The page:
Rulebook: Where Do We Go From Here?

by Rich McLean, Golf Canada Referee

Begging your indulgence. I’m stretching the rules a bit this month to look at the “unwritten” side of things… 

“Kindness and politeness are not overrated at all. They’re underused.” – Tommy Lee Jones 

Catcalls from the crowd, inappropriate language, needling and teasing, outright bullying. Sounds about right for your average schoolyard (at least it was when I was growing up), but how about a PGA Tour event? 

Crowd reaction and interaction are nothing new. They’ve been around as long as there have been live events to watch. The speed and violence of some sports just seem to bring the wild behavior out in people naturally. And yes, even the Ryder, Presidents and Solheim Cups have their boisterous side, from a nationalistic slant. But in the last number of years, these types of behaviors normally reserved for the games of the adrenaline-fueled, have seeped into those sports that one would consider more laid back and respectful, like professional golf, and most noticeably the PGA Tour. 

I’m not saying that golf has always been like a Sunday church service until now. There have always been some notable happenings or oddities that would start outside the ropes and make their way onto the playing field, but these would usually be rare and bizarre enough that they would be reserved for the nightly sports blooper reels. Rollen Stewart with his rainbow wig and “John 3:16” sign, Morgana The Kissing Bandit, a drunken college student stripped to the skin, streaking their way across a ball field or golf course on a dare… 

Now it seems that these interactions between spectator and player (lately, in both directions) have become more pointed and personal. Add in a dozen TV cameras, a few dozen more microphones, and a few hundred cell phones and you’ve got yourself a party. 

It’s no secret that the dynamic between fan and athlete in golf experienced a major shift in around 1997 when Tiger Woods came on the scene, bringing with him a new and fresh group of enthusiastic followers who may not have been as familiar with the game as some, but showed up with a zeal that had been missing from golf for a while. To a lesser extent, a similar bump occurred in 1991 when John Daly ran away with the PGA Championship, but he was a relative unknown at the time, so the comparison really ends there.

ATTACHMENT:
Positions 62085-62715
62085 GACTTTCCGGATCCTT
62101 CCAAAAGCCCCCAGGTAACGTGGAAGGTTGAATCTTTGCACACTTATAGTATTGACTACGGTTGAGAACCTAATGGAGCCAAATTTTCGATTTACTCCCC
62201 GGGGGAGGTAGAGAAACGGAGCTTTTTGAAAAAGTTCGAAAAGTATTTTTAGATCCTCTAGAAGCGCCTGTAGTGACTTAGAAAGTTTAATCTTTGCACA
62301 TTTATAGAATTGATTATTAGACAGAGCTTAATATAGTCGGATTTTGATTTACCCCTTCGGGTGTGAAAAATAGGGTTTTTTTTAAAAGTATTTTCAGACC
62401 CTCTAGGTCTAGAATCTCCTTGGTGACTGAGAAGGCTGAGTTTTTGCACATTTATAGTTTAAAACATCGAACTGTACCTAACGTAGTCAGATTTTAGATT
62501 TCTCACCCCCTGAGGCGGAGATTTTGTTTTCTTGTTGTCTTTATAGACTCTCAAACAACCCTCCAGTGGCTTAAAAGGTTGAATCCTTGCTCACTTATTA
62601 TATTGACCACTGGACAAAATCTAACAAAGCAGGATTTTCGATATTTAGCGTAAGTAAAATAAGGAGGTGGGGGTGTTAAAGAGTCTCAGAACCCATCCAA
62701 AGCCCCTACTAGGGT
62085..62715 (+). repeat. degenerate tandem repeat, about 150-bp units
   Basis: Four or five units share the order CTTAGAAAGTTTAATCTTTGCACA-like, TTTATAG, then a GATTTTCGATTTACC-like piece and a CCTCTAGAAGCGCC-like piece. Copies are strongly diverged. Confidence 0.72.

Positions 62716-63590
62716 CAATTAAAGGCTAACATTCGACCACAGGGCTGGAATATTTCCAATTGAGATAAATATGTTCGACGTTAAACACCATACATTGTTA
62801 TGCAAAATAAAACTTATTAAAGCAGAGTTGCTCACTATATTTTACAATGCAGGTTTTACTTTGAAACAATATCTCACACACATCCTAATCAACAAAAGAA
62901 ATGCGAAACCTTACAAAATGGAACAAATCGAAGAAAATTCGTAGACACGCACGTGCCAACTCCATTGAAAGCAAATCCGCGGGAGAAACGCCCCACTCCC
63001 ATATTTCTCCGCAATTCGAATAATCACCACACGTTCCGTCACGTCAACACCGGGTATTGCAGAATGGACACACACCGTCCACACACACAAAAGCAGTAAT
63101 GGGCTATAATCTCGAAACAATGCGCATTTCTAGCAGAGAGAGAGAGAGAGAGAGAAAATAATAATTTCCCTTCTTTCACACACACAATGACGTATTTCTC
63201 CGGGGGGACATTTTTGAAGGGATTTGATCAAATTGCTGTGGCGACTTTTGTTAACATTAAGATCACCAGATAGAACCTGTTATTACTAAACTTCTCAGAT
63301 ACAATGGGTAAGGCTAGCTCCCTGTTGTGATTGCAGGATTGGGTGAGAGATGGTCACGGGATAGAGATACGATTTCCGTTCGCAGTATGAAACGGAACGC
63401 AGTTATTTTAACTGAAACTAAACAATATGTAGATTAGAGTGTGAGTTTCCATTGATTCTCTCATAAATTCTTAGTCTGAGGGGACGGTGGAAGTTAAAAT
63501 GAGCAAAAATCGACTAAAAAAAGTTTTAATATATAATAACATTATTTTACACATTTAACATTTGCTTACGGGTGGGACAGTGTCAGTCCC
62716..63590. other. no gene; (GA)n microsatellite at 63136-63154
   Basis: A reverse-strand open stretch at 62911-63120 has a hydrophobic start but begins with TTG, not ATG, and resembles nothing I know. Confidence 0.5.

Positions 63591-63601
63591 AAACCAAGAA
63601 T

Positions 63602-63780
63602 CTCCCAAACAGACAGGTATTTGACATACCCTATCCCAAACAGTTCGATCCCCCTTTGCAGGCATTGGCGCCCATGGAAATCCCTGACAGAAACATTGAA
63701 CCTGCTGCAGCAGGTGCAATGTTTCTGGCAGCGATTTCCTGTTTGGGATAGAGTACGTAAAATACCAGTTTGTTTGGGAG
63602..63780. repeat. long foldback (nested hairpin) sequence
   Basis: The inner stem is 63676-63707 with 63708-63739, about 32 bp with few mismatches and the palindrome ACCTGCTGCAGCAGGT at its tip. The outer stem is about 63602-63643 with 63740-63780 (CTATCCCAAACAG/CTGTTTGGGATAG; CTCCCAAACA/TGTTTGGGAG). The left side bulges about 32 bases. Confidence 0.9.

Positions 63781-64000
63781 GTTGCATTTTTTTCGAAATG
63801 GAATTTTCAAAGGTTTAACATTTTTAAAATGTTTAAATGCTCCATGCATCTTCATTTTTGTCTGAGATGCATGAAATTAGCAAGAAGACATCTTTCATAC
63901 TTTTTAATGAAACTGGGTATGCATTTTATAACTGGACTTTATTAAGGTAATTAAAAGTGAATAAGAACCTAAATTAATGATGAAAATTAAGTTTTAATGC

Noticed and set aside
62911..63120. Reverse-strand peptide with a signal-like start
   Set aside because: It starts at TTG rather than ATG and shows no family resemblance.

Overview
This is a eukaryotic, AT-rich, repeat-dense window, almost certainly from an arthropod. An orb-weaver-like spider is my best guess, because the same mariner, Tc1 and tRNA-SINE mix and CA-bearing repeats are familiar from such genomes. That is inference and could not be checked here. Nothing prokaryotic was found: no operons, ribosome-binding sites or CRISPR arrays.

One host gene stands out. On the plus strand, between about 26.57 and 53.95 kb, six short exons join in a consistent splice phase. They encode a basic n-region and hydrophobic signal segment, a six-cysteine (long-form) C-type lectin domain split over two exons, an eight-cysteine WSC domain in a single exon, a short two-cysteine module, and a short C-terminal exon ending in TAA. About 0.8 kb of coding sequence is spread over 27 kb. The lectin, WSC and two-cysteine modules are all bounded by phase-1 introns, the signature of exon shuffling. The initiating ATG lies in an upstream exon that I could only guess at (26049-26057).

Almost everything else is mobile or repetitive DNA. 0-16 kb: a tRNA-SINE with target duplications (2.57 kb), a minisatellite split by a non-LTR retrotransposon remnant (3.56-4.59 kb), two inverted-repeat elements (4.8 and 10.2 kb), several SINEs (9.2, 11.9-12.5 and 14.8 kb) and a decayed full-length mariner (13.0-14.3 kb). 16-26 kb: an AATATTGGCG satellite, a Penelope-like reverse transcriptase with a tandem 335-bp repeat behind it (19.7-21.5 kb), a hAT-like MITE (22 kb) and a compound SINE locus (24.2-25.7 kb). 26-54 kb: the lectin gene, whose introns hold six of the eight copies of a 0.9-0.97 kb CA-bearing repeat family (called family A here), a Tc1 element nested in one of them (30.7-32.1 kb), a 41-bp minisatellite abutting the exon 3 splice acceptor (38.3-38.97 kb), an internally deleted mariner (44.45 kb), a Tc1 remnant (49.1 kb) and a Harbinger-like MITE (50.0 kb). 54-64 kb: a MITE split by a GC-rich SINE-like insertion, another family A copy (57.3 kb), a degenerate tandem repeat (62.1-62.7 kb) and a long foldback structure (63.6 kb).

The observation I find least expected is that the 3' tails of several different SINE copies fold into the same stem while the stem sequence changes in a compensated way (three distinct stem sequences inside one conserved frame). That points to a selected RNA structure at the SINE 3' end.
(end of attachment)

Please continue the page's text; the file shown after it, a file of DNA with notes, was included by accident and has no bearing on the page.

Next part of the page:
Tiger, as so many have said, “moved the needle”, and that was good. But with the good also came the not-so-good and the outright bad. It’s bound to happen when someone is popular, and it’s not Tiger’s fault in any way. It’s just the nature of things. 

Where the current issue comes in is in golf’s seemingly decreasing ability, or willingness, to police itself and nip these incidents in the bud. Add to this the tour’s endorsement of social media as a driver of content and interaction to the tune of a $40 million USD fund that rewards players for being “out there”. Another case of good intention that has yielded both good, and bad results. Sometimes you do get what you pay for… 

“It’s not the fall that kills you; it’s the sudden stop at the end.” – Douglas Adams 

We seem to be at a point where the pendulum is swinging too far in the opposite direction. Here’s hoping that we see it return to near centre, where it belongs. Fans and players both need to get back to a place where there is both mutual respect and an appreciation of what each brings to the game. As we all know, balance in golf is extremely important. To the fans, let’s dispense with the name-calling and goading and get back to appreciating the great play that the PGA Tour gives us week in and week out. To the players, let’s get back to the task at hand. Tip your cap to appreciative applause, and don’t take that bait when someone tries to call you out. To the PGA Tour, use your sphere of influence to get this stuff under control and restore the shine to the game. 

Does golf deserve continued growth by attracting new fans and promoting growth in areas where the game hasn’t been before? Absolutely. However, it doesn’t need to be done at all costs.

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